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The Museum of Modern Art in New York (MoMA) presents a large exhibition that offers a new vision of Paul Cézanne (1839-1906) through his creative process using pencil and watercolor, shedding new perspectives on this deeply ‘corpus’ of work. original but less known.
Cézanne Drawing»Is the first major effort in the United States to collect drawings from the artist’s entire career, tracing the development of his practice on paper and exploring his working methods. More than 250 works on paper – including rarely seen drawings, sketchbooks and watercolors – are on display alongside a selection of related oil paintings, all from the MoMA collection, as well as public and private collections around the world. Presented together, these works reveal how this fundamental figure of modern art – most famous as a painter – produced his most radical works on paper.
Cézanne has long been recognized as a crucial artistic link between the 19th and 20th centuries. ” Cézanne Drawing ” returns works on paper to their central position within the artist’s work, demonstrating the extent to which this medium facilitated his legendary innovations, and highlighting how he used particular materials and techniques to generate artistic meaning.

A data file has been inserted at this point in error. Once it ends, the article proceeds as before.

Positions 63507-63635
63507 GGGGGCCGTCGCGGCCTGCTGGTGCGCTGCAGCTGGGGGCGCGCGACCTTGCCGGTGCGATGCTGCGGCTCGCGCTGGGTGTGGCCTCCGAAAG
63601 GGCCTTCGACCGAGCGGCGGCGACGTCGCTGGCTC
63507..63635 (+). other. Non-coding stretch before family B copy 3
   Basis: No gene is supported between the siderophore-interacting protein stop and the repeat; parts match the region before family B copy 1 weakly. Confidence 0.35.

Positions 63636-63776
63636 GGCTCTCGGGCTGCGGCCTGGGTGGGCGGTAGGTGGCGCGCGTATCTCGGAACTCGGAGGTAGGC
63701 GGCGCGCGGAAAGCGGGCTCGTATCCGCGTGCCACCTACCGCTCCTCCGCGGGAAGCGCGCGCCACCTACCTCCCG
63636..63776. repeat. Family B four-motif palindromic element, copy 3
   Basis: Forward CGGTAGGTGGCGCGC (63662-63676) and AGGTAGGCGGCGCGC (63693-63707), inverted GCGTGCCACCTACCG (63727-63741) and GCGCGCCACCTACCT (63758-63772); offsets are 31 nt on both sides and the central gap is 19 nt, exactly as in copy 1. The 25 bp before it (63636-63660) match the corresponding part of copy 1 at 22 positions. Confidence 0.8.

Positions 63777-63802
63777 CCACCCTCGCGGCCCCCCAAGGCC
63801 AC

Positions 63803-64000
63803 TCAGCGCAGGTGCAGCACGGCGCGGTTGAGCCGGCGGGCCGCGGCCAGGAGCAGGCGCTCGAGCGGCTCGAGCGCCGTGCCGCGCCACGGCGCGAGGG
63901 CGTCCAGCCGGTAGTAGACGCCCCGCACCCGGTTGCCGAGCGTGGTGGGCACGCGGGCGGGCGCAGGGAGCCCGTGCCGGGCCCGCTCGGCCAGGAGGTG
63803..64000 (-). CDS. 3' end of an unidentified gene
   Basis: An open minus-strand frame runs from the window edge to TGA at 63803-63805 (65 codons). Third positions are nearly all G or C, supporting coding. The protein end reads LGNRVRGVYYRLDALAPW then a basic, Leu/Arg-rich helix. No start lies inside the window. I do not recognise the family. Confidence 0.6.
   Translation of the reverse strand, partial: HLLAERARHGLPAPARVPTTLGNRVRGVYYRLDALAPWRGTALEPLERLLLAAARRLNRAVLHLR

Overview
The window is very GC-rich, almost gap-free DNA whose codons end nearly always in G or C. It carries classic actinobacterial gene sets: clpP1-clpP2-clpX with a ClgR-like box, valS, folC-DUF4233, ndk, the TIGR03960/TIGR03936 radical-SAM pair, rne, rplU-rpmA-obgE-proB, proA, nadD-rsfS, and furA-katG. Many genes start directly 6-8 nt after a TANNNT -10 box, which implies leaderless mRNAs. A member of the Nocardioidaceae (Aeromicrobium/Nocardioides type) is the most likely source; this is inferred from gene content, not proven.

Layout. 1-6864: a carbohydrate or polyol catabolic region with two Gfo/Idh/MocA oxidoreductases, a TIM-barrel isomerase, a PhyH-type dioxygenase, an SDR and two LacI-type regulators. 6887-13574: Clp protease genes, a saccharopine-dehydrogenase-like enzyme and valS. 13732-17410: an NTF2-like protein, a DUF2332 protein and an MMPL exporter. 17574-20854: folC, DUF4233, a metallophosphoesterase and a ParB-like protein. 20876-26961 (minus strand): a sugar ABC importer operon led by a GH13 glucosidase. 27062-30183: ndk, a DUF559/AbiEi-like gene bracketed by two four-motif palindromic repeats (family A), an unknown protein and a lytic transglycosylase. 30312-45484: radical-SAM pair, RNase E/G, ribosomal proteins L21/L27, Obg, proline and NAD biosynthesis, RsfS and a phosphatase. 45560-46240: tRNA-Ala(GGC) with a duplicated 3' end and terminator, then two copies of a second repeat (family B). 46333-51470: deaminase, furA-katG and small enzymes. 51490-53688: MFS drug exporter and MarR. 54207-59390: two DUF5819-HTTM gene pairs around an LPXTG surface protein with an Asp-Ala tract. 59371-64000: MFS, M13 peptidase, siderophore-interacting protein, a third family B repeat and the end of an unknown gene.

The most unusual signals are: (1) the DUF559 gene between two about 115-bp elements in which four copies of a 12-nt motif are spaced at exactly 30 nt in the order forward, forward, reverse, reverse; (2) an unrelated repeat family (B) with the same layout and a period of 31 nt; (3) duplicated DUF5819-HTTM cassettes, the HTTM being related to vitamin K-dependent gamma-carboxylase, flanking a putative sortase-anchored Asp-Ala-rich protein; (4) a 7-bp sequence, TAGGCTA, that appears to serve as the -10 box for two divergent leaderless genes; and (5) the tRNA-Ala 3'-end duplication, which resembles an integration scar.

Drawing was a fundamental part of Cézanne’s creative practice from the late 1850s until his death in 1906. Using loose leaves and sketchbooks on a daily basis, the artist produced more than 2,100 works on paper throughout his career.
Cézanne preferred the standard, easy-to-prepare, widely available, and relatively inexpensive materials: pencils, watercolors, and industrially produced papers, purchased from art suppliers in Aix-en-Provence and Paris.
For Cézanne, drawing was an activity of interest and importance in itself, facilitating the diligent and daring investigation of surface and depth, line and color, vision and touch, and finish and denouement. Crafted over days, weeks, and even years,